On April 5, 2016, the Federal Drug Administration issued new warnings concerning diabetes medications containing Saxagliptin and Alogliptin. The drugs at issue include Onglyza, Kombiglyze XR, Nesina, Kazano, and Oseni. All of these drugs are recommended for use, with diet and exercise, to lower blood sugar in adults with type 2 diabetes.
According to the FDA, in two large clinical trials, the FDA recommended that “health care professionals should consider discontinuing medications containing Saxagliptin and Alogliptin in patients who develop heart failure and monitor their diabetes control. If a patient’s blood sugar level is not well controlled with their current treatment, other diabetes medicines may be required.”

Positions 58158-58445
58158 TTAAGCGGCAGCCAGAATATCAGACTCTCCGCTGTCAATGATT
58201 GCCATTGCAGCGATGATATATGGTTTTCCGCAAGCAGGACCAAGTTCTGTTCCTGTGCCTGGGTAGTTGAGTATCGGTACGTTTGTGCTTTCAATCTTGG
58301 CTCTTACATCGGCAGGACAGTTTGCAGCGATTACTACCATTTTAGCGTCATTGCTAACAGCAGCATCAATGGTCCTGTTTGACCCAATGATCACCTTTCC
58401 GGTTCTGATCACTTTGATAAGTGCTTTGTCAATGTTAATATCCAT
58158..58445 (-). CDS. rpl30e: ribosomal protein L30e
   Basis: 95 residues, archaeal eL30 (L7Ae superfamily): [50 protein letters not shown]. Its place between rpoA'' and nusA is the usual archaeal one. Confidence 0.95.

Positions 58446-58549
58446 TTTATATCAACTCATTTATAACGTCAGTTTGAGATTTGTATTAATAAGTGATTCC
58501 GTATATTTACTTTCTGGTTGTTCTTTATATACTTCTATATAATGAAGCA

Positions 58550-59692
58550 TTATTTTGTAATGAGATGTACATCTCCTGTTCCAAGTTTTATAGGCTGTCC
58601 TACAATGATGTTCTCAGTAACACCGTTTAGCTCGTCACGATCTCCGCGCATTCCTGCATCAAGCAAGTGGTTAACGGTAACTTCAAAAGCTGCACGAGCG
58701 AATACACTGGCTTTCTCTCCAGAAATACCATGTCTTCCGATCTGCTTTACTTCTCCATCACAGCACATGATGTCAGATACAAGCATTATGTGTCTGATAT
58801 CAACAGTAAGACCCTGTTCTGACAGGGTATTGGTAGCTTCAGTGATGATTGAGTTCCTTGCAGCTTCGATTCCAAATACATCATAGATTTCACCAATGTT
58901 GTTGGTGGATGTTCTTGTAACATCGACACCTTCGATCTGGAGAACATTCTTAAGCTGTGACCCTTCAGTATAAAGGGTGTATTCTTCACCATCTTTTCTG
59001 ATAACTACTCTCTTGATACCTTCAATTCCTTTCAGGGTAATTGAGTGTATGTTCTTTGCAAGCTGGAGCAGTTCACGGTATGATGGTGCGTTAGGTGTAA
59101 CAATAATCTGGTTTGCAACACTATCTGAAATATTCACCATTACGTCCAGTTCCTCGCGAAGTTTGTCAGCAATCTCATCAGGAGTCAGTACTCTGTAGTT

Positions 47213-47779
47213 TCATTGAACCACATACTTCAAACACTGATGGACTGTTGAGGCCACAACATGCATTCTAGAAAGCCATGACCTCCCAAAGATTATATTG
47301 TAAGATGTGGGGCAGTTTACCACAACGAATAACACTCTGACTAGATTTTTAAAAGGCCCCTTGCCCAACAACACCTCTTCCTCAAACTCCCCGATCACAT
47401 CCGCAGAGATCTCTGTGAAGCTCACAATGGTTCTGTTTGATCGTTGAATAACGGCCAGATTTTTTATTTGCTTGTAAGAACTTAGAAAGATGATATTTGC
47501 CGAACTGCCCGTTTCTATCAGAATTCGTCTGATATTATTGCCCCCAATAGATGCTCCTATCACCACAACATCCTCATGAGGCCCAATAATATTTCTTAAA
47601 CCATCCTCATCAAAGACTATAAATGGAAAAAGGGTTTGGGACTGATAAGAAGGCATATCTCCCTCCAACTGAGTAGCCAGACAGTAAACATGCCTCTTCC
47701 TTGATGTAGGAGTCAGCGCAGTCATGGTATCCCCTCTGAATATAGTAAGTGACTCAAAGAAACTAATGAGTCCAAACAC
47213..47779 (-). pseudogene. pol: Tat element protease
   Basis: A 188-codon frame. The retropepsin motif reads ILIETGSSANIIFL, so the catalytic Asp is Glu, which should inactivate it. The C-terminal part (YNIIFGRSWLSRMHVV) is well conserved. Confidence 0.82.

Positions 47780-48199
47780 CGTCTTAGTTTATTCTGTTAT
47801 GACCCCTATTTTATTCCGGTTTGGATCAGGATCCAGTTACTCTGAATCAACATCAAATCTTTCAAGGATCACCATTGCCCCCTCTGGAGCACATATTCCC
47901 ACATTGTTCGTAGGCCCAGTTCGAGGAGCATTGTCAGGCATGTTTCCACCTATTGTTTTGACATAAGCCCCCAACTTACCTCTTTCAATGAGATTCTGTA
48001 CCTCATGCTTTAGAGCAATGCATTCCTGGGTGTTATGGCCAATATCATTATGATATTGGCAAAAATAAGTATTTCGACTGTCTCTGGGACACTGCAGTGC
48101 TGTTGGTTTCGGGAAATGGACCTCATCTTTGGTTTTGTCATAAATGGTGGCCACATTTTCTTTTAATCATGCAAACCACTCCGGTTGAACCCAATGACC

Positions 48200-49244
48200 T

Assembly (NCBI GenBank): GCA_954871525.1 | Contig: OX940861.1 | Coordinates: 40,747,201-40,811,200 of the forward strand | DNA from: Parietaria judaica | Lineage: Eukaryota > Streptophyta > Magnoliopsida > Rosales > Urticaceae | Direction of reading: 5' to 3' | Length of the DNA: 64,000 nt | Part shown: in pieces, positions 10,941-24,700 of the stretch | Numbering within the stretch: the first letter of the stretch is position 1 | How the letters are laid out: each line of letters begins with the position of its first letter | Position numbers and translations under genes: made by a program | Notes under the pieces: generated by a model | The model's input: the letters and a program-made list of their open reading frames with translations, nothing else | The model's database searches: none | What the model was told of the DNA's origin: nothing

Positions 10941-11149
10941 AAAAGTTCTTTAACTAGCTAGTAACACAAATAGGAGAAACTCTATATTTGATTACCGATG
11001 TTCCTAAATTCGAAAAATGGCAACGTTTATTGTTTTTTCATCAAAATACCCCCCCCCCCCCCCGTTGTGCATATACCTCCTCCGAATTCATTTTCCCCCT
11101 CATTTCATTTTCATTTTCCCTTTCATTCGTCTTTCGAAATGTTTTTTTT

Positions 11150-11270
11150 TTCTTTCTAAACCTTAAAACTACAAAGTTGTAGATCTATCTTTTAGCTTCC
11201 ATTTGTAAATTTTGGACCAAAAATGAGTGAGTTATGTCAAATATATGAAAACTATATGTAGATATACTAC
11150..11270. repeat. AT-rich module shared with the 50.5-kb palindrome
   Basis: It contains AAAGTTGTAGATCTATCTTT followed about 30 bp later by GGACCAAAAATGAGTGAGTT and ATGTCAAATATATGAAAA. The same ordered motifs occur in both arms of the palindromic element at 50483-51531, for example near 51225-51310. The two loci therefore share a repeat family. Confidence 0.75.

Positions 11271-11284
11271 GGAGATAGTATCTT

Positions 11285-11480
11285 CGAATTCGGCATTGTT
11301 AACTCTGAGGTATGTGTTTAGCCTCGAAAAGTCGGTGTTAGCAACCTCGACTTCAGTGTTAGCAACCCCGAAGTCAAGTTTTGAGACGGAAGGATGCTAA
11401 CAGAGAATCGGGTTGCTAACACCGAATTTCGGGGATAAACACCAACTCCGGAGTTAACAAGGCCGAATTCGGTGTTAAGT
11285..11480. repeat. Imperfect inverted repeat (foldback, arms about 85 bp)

The FDA further recommended that patients taking these medications should “contact their health care professionals right away if they develop signs and symptoms of heart failure such as: unusual shortness of breath during daily activities, trouble breathing when lying down, tiredness, weakness, or fatigue, or weight gain with swelling in the ankles, feet, legs or stomach.” However, the FDA further notes that “patients should not stop taking their medicine without first talking to their health care professionals.”
Beyond the warnings by the FDA, in a 2013 article appearing in The New England Journal of Medicine, the authors studied 16,492 diabetic patients, 8,200 of which were taking Saxagliptin and 8,200 who were not taking the medication. According to The New England Journal of Medicine article, the patients on the Saxagliptin were at an increased risk for heart failure, as a result of the drug.
For more information on this and other adverse event reporting, you should go to www.fda.gov/MedWatch/report.